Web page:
Apartheid Museum's origins dodgy
There is a very interesting documentary on YouTube, titled Are We Really Free? The True Story of the Apartheid Museum.
I advise everyone to watch it. It is about the life and times of a very brave man, the real and only mind behind the Apartheid Museum – Mike Stainbank.
Stainbank lays bare the true origins of the whole idea of the Apartheid Museum, the constant abuse at the hands of Gold Reef City Casino owners the Krok brothers, corruption within the Gauteng Gambling Board and how the ANC under the leadership of Nelson Mandela to the present day was always used to deprive him of his rights.
Stainbank maintains to this day that the three spheres of government, the judiciary, legislature and the executive, are captured by Jewish billionaires. None of his allegations have been denied by any of those he has accused.
Stainbank explains how his idea for the Apartheid Museum got into the market place after he distributed more than 5,000 copies of his 48-page prospectus to the national and provincial governments, embassies, newspapers and different potential sponsors and investors.
He had already registered the trademark, but the prospectus found itself in the hands of Abraham and Solomon Krok who Stainbank describes as “cowards, racists and violent”.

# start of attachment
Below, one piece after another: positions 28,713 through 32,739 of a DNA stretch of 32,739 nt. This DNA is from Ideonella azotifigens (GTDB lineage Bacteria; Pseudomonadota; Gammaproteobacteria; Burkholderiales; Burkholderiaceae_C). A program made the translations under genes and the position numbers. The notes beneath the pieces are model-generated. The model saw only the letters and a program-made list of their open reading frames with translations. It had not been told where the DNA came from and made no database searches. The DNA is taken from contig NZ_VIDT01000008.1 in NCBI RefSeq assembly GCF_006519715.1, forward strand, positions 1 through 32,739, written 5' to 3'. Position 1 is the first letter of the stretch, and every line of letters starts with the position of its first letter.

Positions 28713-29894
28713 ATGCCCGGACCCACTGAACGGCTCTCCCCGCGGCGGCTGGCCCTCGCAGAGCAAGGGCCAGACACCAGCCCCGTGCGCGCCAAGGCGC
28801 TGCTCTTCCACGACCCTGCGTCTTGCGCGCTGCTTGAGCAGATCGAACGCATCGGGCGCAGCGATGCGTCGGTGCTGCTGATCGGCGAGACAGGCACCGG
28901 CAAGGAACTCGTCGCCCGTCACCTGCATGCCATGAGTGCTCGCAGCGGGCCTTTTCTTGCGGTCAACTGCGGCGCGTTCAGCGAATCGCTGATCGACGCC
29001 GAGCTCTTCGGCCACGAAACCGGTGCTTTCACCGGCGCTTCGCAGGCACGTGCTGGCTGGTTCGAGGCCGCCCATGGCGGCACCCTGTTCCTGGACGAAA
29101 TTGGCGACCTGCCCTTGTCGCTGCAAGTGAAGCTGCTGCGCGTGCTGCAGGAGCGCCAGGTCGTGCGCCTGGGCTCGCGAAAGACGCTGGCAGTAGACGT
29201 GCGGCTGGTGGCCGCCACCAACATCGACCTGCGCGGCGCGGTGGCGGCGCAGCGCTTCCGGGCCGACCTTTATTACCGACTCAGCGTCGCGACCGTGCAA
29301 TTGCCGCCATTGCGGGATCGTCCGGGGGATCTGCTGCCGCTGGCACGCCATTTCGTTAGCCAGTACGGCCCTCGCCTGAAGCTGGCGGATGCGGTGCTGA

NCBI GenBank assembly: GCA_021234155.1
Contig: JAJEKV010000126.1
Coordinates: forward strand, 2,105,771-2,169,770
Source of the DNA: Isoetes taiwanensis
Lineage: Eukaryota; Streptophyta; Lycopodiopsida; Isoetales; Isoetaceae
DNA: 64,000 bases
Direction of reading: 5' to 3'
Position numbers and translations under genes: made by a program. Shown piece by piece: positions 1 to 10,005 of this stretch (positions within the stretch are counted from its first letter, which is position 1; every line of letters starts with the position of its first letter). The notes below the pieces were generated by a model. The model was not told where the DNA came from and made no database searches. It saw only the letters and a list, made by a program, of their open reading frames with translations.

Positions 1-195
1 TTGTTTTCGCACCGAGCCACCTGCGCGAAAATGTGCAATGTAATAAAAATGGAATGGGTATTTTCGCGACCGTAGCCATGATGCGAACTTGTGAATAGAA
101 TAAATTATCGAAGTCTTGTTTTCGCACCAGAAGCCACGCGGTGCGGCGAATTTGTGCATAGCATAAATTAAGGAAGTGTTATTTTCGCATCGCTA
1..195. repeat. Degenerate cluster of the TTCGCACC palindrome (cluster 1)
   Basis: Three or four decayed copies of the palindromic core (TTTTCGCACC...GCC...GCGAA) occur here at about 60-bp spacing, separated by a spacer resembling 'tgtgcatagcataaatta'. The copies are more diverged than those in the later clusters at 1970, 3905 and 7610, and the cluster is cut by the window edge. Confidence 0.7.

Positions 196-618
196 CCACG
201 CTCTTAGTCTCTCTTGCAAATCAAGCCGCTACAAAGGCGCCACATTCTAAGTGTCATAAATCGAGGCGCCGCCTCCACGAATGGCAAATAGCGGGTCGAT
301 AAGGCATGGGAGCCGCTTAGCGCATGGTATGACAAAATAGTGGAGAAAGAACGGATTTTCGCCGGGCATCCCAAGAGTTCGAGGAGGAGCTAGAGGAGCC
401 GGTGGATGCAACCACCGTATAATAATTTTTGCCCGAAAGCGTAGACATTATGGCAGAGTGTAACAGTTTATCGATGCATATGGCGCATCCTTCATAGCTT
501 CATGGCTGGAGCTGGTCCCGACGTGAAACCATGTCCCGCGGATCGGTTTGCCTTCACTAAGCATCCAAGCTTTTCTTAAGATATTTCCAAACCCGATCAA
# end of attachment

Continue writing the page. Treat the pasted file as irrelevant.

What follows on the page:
The Gambling Board approved the temporary licence for Gold Reef City Casino in 1998, subject to the condition that it build Freedom Park as promised within three years. But when they got hold of the Apartheid Museum prospectus, the Kroks abandoned the Freedom Park initiative and "stole" The Apartheid Museum® trademark.
Stainbank points out that details in Zakes Mda's book, titled Sometimes There Is a Void, Memoirs of an Outsider, could become the genesis of another commission of inquiry into state capture dating as far back as 1994.
Mandela was directly involved in the fraud and corruption of Gold Reef City Casino, Stainbank says, soliciting a bribe from Solly and Abe Krok during a clandestine meeting at his home in Houghton. During her tenure as the public protector, Thuli Madonsela failed dismally to even attempt to resolve the issue of the Apartheid Museum trademark.
After two decades there is nothing in the new SA of equal opportunities that Stainbank can be grateful for. But in the end, what do we do when judge after judge refuses to tell Gold Reef City Casino that it cannot, under the rule of law, go out and register a company using a trademark that already exists in the name of somebody else?
This serves to prove that there are people so powerful and so highly placed that they are impervious to the law, and that society's rules and codes do not apply to them.
Tebogo Brown, Witpoortjie
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